3 challenges in operations – and how AI can help solve them

You’ve heard it a million times – machine-learning solutions are proven, supported by available technology, and already transforming the way companies operate. This is because they are simply faster, more consistent and more accurate than human employees when it comes to repetitive, laborious and observational tasks.

Operational settings come with their own set of obstacles, issues and inefficiencies that are recognizeable across businesses and even sectors. In this blog post, we describe three familiar challenges and present high-impact solutions involving AI technologies.

Challenge 1: inconsistent or inefficient quality inspection

Outdated automatic quality control inspection systems aren’t very good at identifying subtle differences in quality, and human workers may inconsistently label products. The result: too many rejections and inferior products reaching the market.

Computer vision is one of the three core technologies we apply at delaware.ai. Together with our partner Robovision, we created a deep-learning model that analyzes images of goods on the production line on a pixel-by-pixel basis, using training data contributed by expert labelers. Such a system is capable of discerning the difference between superficial defects such as scratches and more serious problems that affect a product’s performance – and continues to learn as it operates.

Challenge 2: huge quantities of unstructured text

While this activity doesn’t fall under the "typical" operations umbrella (production environments, quality control, etc.), it is indeed an operational process when a business has to sift through paper-based and digital text to find pieces of information necessary to offer services to customers. Common search technologies are often rudimentary and not particularly helpful when employees need to find very specific documents in multiple languages.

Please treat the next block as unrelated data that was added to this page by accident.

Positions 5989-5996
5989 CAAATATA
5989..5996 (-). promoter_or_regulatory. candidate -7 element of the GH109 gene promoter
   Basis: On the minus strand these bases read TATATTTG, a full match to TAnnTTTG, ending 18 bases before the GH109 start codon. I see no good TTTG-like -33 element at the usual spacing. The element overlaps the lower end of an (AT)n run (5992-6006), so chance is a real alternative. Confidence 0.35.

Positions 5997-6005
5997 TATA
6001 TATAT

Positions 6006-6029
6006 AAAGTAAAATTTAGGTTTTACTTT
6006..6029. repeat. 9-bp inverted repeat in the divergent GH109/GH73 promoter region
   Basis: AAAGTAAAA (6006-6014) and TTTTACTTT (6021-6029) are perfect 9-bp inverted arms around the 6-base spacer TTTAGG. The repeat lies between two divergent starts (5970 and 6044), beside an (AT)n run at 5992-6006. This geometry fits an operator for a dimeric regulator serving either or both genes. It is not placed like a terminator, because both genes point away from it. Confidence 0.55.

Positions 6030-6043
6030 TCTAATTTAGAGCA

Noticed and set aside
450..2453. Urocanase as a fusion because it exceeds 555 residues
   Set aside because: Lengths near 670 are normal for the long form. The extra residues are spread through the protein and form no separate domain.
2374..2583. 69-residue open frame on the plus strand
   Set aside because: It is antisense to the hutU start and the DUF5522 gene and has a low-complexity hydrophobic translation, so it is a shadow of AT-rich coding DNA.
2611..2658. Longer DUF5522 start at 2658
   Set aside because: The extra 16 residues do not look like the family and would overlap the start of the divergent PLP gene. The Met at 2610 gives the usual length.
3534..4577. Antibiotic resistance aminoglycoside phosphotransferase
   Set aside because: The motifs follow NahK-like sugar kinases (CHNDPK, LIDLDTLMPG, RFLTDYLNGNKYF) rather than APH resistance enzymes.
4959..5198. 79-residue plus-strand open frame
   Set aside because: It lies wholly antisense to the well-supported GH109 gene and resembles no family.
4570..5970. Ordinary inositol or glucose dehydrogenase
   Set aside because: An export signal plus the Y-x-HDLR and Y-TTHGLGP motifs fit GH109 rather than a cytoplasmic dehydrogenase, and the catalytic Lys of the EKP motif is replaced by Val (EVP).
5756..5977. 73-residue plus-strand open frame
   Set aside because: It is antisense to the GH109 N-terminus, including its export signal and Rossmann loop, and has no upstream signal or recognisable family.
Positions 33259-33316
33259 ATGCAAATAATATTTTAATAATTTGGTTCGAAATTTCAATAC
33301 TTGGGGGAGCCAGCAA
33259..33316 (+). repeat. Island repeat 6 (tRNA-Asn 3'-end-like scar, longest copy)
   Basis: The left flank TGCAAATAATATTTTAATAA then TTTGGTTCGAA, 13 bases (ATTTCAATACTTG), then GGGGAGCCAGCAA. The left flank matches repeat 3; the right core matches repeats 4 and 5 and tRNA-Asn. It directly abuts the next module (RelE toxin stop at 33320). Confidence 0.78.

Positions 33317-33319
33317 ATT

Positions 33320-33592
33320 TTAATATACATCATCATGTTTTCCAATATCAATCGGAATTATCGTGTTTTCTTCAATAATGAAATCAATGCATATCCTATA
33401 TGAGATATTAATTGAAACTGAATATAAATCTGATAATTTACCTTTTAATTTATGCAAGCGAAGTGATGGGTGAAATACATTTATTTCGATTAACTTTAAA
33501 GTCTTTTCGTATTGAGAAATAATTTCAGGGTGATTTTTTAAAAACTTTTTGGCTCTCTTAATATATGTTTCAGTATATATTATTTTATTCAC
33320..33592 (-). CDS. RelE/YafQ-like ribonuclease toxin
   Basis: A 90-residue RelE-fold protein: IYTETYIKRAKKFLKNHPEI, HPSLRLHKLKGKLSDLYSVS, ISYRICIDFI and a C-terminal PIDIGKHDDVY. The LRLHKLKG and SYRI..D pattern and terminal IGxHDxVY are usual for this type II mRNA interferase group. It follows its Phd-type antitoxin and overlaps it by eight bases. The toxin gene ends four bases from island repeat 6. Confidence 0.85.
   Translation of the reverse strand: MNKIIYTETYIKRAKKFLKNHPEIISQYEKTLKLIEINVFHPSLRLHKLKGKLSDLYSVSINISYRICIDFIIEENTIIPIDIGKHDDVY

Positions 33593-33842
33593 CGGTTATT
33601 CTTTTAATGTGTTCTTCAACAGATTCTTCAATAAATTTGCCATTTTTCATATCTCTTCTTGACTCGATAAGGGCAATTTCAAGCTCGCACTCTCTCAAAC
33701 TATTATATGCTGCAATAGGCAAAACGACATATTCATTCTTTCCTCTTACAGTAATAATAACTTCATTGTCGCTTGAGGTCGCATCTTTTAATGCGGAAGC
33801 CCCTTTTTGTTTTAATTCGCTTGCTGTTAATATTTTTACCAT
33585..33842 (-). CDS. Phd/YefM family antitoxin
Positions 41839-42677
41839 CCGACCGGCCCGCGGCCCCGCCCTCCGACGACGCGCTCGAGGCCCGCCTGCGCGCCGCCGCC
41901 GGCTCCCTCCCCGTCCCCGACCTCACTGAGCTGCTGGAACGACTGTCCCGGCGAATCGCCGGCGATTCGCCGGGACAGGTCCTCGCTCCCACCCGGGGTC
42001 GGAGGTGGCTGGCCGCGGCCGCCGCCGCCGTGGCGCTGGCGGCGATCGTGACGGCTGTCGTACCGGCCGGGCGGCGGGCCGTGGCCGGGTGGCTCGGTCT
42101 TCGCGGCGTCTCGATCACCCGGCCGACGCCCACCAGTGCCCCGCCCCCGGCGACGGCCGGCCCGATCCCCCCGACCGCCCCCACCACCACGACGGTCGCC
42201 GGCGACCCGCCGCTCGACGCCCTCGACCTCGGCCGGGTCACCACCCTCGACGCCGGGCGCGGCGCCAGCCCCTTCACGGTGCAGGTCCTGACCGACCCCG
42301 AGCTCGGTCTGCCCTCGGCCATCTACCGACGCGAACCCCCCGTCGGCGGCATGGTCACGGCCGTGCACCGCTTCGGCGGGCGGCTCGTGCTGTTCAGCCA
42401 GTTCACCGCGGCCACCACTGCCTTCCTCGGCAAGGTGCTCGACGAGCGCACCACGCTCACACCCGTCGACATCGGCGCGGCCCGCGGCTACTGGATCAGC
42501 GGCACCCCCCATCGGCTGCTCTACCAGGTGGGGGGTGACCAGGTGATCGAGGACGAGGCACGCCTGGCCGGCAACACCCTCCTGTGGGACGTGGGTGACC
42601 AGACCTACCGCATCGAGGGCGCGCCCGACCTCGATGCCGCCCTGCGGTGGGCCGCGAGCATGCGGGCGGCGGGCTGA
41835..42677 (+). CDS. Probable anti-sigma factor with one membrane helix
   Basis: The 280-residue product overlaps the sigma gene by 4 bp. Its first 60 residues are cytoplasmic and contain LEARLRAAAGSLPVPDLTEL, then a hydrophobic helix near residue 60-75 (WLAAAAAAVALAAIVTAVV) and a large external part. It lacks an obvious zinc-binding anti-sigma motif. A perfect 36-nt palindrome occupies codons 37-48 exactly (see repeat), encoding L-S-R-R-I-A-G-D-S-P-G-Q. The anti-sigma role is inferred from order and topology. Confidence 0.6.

Enter natural language processing, our second core technology. A natural language processing algorithm is capable of recognizing and understanding the semantics of textual data, tagging, grammatically analyzing and extracting terminology from it as accurately as a trained employee.

Challenge 3: the wasteful production line

Probably one of the most universal challenges we encounter, production waste is not only expensive – it can also lead to lower product quality and higher costs, damage brand reputation and impact corporate sustainability targets.

Driver analysis enables process engineers to zero in on what, how and when to tweak elements of the production line to achieve the perfect balance of maximal quality and minimal defects. In this approach, a model predicts the outcome of the production process based on diverse production parameters. Those parameters with the strongest effects on product outcomes are ‘drivers’, which can be configured to achieve optimal products.

Why is driver analysis so powerful? It transforms employees’ gut feelings into a statistically sound model that reconstructs the entire production process, leading to less scrap, cost savings and more.

Partnerships that put proven AI models to work for you

delaware.ai joins forces with Robovision and DataStories to bring the benefits of machine learning to your processes quickly, efficiently and cost effectively. Our experienced data scientists work closely with your team to develop models with the biggest impacts, supported by technology and platforms that enable your business to configure them without the need for data science expertise.

Interested in learning more about the operational challenges that we help real companies tackle through AI? Download our exclusive e-book: 'AI & operations: Adding intelligence to your operational processes.'

Need some help identifying the best applications of Industry 4.0 technologies in your company? Get in touch with one of our experts.

Our expert

Wouter Labeeuw

Wouter Labeeuw

Wouter Labeeuw works as data science and machine learning consultant, adding intelligence to applications. He is a computer scientist with a PhD in engineering, where the research was focused on applying machine learning in the context of electrical demand response. In January 2016, he started at Delaware, still focusing on machine learning but in a broader context. Within his current role, he is responsible for the data science team within delaware.

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